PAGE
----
It’s far too early for me to review ‘Lost Illusions’ by Honoré de Balzac because I haven’t finished it yet. Nonetheless, it is already a fascinating read. Apart from the interesting sociological analysis, the sharp wit, the realistic characters, and the absorbing style, there is evidence of the author’s ability to digress without losing the reader.
The section which has captured my imagination the most is about paper and the book. Balzac had clearly given the topic a great deal of thought. He underlined the different substances involved in paper manufacture. He also referenced low labour costs in China. He considered the difficulties of storing books. He predicted that cheap books would not last due to their poor quality.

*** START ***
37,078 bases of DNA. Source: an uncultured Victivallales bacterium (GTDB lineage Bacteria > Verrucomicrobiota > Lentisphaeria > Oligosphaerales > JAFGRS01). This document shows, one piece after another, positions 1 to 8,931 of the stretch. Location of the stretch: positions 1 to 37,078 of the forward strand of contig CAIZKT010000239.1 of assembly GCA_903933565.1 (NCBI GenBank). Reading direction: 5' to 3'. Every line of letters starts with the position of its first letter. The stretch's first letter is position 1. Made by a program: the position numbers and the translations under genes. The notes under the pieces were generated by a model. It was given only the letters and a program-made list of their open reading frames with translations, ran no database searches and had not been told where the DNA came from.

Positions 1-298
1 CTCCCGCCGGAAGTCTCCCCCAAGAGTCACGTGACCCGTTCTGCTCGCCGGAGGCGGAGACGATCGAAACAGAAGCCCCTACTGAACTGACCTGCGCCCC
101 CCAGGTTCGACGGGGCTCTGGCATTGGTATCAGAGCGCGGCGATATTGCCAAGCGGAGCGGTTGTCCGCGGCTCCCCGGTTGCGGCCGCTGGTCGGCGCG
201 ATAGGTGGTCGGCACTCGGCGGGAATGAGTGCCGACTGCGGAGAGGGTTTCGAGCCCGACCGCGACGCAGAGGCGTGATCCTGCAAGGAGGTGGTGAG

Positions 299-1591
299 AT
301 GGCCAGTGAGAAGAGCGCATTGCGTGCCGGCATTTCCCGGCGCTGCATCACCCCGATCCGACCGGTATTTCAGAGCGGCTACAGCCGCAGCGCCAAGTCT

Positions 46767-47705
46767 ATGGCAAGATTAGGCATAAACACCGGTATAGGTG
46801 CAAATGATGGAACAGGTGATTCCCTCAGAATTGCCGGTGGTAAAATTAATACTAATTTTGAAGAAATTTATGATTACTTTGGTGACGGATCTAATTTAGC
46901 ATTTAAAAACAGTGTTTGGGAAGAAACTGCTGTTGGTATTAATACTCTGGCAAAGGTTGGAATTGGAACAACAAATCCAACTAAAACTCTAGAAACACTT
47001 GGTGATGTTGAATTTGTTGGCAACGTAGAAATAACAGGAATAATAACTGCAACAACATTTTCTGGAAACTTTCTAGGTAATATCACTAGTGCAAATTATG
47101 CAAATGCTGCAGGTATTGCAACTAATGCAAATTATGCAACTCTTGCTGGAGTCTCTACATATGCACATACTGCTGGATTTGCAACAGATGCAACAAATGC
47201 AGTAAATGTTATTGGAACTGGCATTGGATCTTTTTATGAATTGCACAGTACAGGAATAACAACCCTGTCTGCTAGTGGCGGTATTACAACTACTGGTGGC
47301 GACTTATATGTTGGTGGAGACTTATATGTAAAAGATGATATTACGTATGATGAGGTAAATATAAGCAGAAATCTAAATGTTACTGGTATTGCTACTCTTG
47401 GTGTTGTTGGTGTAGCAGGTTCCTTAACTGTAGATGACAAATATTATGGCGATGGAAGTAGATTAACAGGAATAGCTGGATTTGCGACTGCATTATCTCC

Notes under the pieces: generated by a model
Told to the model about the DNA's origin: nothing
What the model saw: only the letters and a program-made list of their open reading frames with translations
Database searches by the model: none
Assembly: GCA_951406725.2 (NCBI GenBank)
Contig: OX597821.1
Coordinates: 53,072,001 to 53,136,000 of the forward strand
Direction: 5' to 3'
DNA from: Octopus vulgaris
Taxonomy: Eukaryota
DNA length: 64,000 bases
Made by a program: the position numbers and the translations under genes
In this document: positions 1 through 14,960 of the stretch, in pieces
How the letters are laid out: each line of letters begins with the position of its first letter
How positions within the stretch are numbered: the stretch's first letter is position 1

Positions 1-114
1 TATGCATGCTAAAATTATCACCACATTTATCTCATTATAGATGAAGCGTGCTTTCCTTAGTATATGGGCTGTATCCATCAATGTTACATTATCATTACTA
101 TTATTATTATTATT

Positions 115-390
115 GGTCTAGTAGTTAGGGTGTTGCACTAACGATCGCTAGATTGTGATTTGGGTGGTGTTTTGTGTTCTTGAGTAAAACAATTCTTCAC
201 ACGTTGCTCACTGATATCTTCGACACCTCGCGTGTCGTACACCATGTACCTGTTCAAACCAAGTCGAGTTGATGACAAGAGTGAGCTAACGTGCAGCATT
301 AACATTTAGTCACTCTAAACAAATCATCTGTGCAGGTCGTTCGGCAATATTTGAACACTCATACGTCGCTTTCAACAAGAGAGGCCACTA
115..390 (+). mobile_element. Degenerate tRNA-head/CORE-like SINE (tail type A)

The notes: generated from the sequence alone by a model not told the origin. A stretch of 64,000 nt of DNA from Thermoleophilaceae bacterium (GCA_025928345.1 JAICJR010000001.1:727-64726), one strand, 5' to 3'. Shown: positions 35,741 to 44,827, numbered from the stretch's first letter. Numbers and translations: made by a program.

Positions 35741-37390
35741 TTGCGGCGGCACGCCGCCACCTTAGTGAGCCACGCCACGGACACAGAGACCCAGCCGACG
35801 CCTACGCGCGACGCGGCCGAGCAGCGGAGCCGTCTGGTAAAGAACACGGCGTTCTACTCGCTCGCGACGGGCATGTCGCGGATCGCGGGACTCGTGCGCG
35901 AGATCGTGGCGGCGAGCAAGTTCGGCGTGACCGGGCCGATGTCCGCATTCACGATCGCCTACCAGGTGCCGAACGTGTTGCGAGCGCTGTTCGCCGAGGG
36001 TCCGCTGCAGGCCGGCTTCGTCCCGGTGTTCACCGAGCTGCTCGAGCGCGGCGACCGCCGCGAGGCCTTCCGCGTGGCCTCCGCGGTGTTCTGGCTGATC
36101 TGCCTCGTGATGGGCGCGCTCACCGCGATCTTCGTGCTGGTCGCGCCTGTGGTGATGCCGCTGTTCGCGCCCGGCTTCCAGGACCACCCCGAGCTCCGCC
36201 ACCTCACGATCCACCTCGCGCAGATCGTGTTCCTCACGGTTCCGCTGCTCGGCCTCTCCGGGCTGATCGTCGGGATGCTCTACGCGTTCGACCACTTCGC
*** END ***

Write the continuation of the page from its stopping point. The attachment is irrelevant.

I am fortunate to be reading Balzac on paper. If I was reading ‘Lost Illusions’ in a different format, I would not have the ironic pleasure of reading this used hard copy. It is too early to say what will happen to cheap paper books, but I am glad that they have survived this long after Balzac’s gloomy reflections. This is a book to be enjoyed slowly.